Review by Dash Wilson.
In May 1940, the opposition Labour Party in parliament demands the resignation of British Prime Minister Neville Chamberlain (Ronald Pickup). The Nazi takeover of Europe has gained distinct momentum and the British Expeditionary Force is trapped in Dunkirk and Calais, while an invasion of England by the German army is imminent.
Based on real events, Darkest Hour is a film about Winston Churchill, played by a nearly unrecognisable Gary Oldman, and how his controversial ways changed the course of World War II and ultimately the future of a nation of which he became Prime Minister.
Directed by period-piece master Joe Wright (Pride & Prejudice, Atonement, Anna Karenina), Darkest Hour successfully pairs Wright with cinematographer Bruno Delbonnel AFC ASC (Inside Llewyn Davis, Dark Shadows) to create a rousing story that somehow overcomes the familiarity of the material. Shot using extreme amounts of natural light but with dark interiors, this intelligent use of contrast brings to life the words of the strange but deeply compelling Churchill. The climatic, redemptive speech of the film is a visual feast that quite literally shines the light on the juxtaposition of the man who at first tried to hide himself but slowly transformed the darkness of a nation.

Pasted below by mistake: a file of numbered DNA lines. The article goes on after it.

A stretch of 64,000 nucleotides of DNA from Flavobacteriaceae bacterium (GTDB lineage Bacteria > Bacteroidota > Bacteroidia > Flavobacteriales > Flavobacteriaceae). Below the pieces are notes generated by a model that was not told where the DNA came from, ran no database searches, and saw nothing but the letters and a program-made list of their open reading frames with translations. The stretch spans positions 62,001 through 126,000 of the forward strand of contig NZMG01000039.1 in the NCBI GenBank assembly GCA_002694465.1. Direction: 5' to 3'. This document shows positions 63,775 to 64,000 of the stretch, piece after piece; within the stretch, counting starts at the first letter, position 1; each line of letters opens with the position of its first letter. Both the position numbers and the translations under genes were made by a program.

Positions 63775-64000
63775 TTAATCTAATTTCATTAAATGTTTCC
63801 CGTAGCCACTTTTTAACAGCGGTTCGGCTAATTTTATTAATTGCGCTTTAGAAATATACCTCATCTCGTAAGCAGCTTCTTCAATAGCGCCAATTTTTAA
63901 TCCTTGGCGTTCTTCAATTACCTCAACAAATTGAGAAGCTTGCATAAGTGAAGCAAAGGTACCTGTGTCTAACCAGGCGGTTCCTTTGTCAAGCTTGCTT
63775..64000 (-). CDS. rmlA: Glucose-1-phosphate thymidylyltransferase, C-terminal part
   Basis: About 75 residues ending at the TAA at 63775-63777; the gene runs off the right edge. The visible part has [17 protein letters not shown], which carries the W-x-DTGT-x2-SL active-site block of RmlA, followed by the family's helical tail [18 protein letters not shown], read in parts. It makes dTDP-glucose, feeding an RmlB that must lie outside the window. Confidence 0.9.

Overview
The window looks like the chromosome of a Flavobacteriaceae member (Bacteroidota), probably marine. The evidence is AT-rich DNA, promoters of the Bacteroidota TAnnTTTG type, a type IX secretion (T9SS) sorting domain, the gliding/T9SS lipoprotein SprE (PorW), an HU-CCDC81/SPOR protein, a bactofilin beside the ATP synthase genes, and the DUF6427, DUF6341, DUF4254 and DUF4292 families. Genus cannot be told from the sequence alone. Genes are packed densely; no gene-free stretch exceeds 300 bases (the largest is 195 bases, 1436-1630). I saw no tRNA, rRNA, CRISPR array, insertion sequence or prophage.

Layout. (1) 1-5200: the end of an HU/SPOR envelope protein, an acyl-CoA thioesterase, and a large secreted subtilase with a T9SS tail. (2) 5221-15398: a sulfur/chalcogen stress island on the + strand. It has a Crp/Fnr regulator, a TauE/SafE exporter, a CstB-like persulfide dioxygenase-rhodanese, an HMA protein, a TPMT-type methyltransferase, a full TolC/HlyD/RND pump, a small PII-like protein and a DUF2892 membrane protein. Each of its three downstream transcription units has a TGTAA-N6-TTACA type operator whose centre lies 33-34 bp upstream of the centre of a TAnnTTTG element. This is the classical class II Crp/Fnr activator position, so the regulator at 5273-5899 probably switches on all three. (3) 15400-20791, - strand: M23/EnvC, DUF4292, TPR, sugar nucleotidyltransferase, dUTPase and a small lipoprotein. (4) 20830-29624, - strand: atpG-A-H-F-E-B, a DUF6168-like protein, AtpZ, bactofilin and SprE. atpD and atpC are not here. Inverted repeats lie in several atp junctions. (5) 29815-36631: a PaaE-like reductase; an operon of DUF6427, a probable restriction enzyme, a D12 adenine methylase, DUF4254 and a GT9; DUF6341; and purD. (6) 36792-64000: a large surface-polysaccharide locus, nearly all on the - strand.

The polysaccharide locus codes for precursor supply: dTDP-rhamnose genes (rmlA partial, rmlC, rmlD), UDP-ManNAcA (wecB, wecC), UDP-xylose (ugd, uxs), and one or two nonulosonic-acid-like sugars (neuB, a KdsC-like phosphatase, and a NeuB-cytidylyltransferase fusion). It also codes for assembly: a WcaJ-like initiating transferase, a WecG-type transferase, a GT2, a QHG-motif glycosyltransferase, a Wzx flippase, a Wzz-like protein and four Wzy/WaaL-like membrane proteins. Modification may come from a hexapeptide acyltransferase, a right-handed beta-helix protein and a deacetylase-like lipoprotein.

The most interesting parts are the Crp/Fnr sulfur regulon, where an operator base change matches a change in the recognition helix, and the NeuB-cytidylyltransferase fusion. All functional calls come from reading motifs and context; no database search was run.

There is little doubt that Darkest Hour is Gary Oldman’s film and one that will likely win him the Oscar (even though that honour should go to Timothée Chalamet in Call me by your name). With any other actor in the lead role it would be considered a standard genre piece but because of Oldman’s memorable transformation the entire film is elevated to one of the best films of the year.
Reviewing all five films nominated for the Academy Award for Best Cinematography in 2018, Dash Wilson is a film-lover based in Brisbane and is the resident Film Critic for Australian Cinematographer Magazine.